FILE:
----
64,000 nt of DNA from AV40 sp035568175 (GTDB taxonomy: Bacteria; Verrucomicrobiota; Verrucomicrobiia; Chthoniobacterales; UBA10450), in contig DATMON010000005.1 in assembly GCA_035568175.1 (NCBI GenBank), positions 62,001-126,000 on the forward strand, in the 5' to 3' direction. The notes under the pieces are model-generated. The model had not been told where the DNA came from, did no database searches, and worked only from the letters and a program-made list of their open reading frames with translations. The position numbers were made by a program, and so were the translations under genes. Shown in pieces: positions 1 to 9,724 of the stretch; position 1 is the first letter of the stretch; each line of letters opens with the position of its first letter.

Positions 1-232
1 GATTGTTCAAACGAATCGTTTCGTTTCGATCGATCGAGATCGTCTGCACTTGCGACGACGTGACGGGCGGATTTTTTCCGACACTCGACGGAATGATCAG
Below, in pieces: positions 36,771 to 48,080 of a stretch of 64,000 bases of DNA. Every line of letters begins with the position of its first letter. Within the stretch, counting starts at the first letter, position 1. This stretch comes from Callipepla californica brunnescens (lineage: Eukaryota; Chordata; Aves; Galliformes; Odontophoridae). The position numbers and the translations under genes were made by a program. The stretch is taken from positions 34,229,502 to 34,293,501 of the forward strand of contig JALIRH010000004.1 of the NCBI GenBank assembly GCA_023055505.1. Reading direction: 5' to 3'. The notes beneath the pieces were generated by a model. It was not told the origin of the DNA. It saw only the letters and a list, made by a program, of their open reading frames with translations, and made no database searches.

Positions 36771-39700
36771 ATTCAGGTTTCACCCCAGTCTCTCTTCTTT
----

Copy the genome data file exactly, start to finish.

64,000 nt of DNA from AV40 sp035568175 (GTDB taxonomy: Bacteria; Verrucomicrobiota; Verrucomicrobiia; Chthoniobacterales; UBA10450), in contig DATMON010000005.1 in assembly GCA_035568175.1 (NCBI GenBank), positions 62,001-126,000 on the forward strand, in the 5' to 3' direction. The notes under the pieces are model-generated. The model had not been told where the DNA came from, did no database searches, and worked only from the letters and a program-made list of their open reading frames with translations. The position numbers were made by a program, and so were the translations under genes. Shown in pieces: positions 1 to 9,724 of the stretch; position 1 is the first letter of the stretch; each line of letters opens with the position of its first letter.

Positions 1-232
1 GATTGTTCAAACGAATCGTTTCGTTTCGATCGATCGAGATCGTCTGCACTTGCGACGACGTGACGGGCGGATTTTTTCCGACACTCGACGGAATGATCAG
Below, in pieces: positions 36,771 to 48,080 of a stretch of 64,000 bases of DNA. Every line of letters begins with the position of its first letter. Within the stretch, counting starts at the first letter, position 1. This stretch comes from Callipepla californica brunnescens (lineage: Eukaryota; Chordata; Aves; Galliformes; Odontophoridae). The position numbers and the translations under genes were made by a program. The stretch is taken from positions 34,229,502 to 34,293,501 of the forward strand of contig JALIRH010000004.1 of the NCBI GenBank assembly GCA_023055505.1. Reading direction: 5' to 3'. The notes beneath the pieces were generated by a model. It was not told the origin of the DNA. It saw only the letters and a list, made by a program, of their open reading frames with translations, and made no database searches.

Positions 36771-39700
36771 ATTCAGGTTTCACCCCAGTCTCTCTTCTTT